Mom, mom, that’s Kumaaar mom. The guy with the half-sleeves.” “Oh mommm that’s Shami, the one who’s bowling with the full-sleeves. I think Shaarma should play instead of him.”
He wouldn’t have been older than nine. Red-haired, as tall as a basic bar-stool, and stood atop one of the wooden benches located next to the nets at the SCG. And here he was listing out the Indian squad to his doting mother and making impromptu selectorial calls subsequently. And his freckled face lit up, each time he craned his neck and recognized an Indian cricketer going through his routines. It made his day and a put a smile on his mother’s face.
Almost serendipitously, Shami decided to take a break from bowling, and was replaced by Sharma, much to the little cricket nuffy’s (Australian for obsessive fan) delight.
At the far end of the practice area, stood Vikram Rathour, one of the two national selectors on tour, in deep discussion initially with team director Ravi Shastri and then coach Duncan Fletcher. How he and the rest of the team management would have loved to have the young fan’s clarity regarding their own team’s composition. How they would love to have already identified their best XI in the build-up to the World Cup.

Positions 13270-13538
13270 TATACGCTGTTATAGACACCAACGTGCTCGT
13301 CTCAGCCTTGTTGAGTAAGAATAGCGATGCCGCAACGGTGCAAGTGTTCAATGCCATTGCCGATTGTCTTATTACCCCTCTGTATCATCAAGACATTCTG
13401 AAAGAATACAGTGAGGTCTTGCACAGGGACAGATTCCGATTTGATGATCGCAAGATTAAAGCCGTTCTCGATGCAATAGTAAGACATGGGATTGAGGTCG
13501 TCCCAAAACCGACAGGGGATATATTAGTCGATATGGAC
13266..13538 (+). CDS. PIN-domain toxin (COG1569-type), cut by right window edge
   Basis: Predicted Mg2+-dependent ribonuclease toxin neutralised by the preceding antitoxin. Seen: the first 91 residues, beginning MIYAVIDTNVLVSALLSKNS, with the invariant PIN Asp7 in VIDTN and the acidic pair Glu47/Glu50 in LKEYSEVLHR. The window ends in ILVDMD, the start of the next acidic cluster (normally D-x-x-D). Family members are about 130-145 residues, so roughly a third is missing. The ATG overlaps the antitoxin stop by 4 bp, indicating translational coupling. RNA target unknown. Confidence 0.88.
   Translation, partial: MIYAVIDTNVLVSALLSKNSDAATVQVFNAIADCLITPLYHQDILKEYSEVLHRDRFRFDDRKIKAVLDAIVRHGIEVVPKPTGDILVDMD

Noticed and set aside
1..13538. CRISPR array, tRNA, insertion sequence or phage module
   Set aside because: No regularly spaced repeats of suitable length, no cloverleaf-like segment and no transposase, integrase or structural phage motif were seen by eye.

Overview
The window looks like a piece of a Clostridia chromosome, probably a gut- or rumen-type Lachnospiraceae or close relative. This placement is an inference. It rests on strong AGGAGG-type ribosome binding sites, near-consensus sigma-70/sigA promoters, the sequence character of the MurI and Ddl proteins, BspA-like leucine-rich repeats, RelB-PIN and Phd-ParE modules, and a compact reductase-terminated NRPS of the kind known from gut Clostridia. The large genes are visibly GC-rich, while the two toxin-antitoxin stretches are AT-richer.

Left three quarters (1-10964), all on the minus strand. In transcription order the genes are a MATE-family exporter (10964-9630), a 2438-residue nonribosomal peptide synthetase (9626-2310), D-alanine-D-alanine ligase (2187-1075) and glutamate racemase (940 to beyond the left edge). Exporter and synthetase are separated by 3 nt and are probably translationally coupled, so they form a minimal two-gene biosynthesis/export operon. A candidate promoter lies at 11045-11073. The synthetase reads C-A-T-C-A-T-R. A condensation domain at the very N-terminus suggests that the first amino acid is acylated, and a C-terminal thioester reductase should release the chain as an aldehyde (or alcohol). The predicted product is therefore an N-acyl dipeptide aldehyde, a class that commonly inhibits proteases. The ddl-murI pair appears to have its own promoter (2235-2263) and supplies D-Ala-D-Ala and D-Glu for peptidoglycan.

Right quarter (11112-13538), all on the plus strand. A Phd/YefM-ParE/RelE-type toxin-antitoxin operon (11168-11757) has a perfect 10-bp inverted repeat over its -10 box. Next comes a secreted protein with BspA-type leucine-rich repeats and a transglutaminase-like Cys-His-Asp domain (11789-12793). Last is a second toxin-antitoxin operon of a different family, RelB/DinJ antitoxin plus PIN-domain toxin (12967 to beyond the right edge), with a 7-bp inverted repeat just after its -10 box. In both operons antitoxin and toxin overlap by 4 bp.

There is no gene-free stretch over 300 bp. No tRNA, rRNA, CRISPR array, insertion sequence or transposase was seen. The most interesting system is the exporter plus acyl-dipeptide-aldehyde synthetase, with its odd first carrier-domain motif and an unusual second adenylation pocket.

India landed in Australia on November 22, and they’ve now gone 64 days without getting a taste of that winning feeling. If anything, they’ve hardly even got a whiff so far. They have a week now to fix that drought, starting with their second tri-series clash against the hosts in Sydney on Australia Day. It will many ways be a match-up between two teams on either side of the spectrum, in terms of stability.
On one side, we have an Australian team, whose coach Darren Lehmann has already insisted on knowing the identity of the 11 men who he thinks will hold the key for his team’s chances in the World Cup. While on the other we have MS Dhoni, who while castigating suggestions that his team was still in an experimental stage still seems unsure of a lot of crucial spots in his setup.